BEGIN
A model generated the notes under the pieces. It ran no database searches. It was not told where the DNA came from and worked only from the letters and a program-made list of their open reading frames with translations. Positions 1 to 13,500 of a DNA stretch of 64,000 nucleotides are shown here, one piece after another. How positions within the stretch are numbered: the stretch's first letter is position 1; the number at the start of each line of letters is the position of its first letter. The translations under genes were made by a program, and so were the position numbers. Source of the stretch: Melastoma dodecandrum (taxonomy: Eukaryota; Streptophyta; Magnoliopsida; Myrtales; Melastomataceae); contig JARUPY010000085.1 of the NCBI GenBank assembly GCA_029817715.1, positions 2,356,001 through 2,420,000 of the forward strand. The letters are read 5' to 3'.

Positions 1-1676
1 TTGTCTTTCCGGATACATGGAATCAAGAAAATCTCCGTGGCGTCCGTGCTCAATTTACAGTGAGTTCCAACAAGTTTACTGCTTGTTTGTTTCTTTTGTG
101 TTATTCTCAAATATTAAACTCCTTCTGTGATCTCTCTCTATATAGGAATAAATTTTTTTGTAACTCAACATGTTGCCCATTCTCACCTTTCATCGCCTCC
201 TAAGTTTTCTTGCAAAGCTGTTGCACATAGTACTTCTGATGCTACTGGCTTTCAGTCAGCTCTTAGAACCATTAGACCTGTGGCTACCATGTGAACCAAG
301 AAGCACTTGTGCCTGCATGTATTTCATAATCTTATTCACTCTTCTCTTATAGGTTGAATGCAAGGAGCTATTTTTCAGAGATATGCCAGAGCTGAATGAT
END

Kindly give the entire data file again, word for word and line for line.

A model generated the notes under the pieces. It ran no database searches. It was not told where the DNA came from and worked only from the letters and a program-made list of their open reading frames with translations. Positions 1 to 13,500 of a DNA stretch of 64,000 nucleotides are shown here, one piece after another. How positions within the stretch are numbered: the stretch's first letter is position 1; the number at the start of each line of letters is the position of its first letter. The translations under genes were made by a program, and so were the position numbers. Source of the stretch: Melastoma dodecandrum (taxonomy: Eukaryota; Streptophyta; Magnoliopsida; Myrtales; Melastomataceae); contig JARUPY010000085.1 of the NCBI GenBank assembly GCA_029817715.1, positions 2,356,001 through 2,420,000 of the forward strand. The letters are read 5' to 3'.

Positions 1-1676
1 TTGTCTTTCCGGATACATGGAATCAAGAAAATCTCCGTGGCGTCCGTGCTCAATTTACAGTGAGTTCCAACAAGTTTACTGCTTGTTTGTTTCTTTTGTG
101 TTATTCTCAAATATTAAACTCCTTCTGTGATCTCTCTCTATATAGGAATAAATTTTTTTGTAACTCAACATGTTGCCCATTCTCACCTTTCATCGCCTCC
201 TAAGTTTTCTTGCAAAGCTGTTGCACATAGTACTTCTGATGCTACTGGCTTTCAGTCAGCTCTTAGAACCATTAGACCTGTGGCTACCATGTGAACCAAG
301 AAGCACTTGTGCCTGCATGTATTTCATAATCTTATTCACTCTTCTCTTATAGGTTGAATGCAAGGAGCTATTTTTCAGAGATATGCCAGAGCTGAATGAT